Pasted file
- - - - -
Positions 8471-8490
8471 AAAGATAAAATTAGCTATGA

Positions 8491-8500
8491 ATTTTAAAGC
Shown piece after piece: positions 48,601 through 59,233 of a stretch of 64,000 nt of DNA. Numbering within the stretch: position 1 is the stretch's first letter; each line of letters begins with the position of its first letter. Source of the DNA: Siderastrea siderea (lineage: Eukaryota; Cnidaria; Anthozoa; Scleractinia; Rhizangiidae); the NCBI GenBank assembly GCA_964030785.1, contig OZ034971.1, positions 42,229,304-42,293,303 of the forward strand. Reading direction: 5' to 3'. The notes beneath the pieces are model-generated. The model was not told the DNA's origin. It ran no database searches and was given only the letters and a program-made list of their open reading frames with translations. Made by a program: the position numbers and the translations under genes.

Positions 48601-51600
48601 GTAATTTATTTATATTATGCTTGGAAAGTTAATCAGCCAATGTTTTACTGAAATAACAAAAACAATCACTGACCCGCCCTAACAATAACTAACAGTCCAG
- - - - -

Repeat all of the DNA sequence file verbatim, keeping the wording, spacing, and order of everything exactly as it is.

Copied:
Positions 8471-8490
8471 AAAGATAAAATTAGCTATGA

Positions 8491-8500
8491 ATTTTAAAGC
Shown piece after piece: positions 48,601 through 59,233 of a stretch of 64,000 nt of DNA. Numbering within the stretch: position 1 is the stretch's first letter; each line of letters begins with the position of its first letter. Source of the DNA: Siderastrea siderea (lineage: Eukaryota; Cnidaria; Anthozoa; Scleractinia; Rhizangiidae); the NCBI GenBank assembly GCA_964030785.1, contig OZ034971.1, positions 42,229,304-42,293,303 of the forward strand. Reading direction: 5' to 3'. The notes beneath the pieces are model-generated. The model was not told the DNA's origin. It ran no database searches and was given only the letters and a program-made list of their open reading frames with translations. Made by a program: the position numbers and the translations under genes.

Positions 48601-51600
48601 GTAATTTATTTATATTATGCTTGGAAAGTTAATCAGCCAATGTTTTACTGAAATAACAAAAACAATCACTGACCCGCCCTAACAATAACTAACAGTCCAG